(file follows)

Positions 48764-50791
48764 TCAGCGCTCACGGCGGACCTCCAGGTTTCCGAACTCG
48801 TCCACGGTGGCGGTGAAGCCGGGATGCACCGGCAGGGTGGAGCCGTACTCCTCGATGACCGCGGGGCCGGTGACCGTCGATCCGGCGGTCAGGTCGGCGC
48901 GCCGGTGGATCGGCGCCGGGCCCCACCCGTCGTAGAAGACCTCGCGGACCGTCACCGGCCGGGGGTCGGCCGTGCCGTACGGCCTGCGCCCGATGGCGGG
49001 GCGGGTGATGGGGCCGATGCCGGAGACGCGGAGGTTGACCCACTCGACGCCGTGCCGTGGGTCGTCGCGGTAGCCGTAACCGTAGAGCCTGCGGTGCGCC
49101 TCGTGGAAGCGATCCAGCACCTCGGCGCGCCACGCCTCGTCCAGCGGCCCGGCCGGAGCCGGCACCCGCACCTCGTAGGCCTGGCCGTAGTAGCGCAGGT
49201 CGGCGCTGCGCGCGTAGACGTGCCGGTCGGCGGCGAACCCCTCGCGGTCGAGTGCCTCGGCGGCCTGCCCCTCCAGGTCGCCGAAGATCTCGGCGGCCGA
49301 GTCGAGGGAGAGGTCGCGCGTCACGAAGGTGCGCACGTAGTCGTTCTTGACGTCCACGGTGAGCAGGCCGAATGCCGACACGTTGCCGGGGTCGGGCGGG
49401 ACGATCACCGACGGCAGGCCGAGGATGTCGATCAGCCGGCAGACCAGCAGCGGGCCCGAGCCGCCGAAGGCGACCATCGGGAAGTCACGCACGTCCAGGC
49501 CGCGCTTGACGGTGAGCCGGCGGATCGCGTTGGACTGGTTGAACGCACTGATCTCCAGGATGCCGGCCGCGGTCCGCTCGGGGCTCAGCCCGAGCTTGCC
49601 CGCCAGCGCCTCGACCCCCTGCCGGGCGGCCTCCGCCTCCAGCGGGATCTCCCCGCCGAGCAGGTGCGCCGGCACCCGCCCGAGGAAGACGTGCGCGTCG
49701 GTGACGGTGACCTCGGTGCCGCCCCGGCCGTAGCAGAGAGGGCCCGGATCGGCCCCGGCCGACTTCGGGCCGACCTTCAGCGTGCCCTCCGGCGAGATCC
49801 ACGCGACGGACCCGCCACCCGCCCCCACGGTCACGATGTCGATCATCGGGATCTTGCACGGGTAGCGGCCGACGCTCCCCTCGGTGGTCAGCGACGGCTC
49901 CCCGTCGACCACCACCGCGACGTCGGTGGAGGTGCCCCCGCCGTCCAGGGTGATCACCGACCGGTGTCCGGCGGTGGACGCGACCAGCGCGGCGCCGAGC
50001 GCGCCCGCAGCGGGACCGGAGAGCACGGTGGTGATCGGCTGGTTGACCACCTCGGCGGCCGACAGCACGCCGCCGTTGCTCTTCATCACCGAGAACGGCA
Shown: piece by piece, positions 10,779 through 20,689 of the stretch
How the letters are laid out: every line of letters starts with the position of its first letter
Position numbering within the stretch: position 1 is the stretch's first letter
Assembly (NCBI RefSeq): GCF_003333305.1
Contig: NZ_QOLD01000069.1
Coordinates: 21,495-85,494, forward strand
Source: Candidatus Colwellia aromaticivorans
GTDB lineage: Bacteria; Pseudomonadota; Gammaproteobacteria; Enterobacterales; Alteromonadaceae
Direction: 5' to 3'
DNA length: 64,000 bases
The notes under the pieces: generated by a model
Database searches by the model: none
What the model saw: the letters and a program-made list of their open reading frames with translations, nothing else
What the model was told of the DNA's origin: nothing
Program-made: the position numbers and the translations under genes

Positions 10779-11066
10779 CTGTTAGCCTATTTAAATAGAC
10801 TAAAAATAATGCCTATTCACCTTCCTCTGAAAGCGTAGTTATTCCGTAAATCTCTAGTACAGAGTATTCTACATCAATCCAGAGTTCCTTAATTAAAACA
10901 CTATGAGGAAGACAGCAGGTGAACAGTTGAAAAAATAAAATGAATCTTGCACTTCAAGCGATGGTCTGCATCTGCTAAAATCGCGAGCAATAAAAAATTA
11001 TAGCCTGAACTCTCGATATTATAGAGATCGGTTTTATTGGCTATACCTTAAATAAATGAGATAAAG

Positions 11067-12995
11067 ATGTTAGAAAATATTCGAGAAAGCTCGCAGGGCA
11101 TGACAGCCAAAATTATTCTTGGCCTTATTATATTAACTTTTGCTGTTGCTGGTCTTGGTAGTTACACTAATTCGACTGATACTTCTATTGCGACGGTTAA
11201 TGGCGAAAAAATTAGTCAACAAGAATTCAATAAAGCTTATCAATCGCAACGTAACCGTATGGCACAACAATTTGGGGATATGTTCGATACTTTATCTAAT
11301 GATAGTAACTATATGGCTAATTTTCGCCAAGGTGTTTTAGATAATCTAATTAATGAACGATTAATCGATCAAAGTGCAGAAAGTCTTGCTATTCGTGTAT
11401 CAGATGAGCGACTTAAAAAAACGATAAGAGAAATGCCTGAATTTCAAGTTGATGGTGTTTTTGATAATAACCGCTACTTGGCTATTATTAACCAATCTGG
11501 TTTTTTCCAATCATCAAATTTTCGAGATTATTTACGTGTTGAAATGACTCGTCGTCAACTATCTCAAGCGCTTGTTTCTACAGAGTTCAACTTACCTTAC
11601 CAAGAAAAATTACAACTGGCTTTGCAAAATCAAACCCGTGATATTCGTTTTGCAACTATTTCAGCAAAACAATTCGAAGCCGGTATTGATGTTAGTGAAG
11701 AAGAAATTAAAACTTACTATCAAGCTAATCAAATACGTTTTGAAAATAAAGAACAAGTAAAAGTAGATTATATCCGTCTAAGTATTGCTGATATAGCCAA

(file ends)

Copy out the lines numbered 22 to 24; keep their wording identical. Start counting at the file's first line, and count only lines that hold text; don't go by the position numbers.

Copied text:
Source: Candidatus Colwellia aromaticivorans
GTDB lineage: Bacteria; Pseudomonadota; Gammaproteobacteria; Enterobacterales; Alteromonadaceae
Direction: 5' to 3'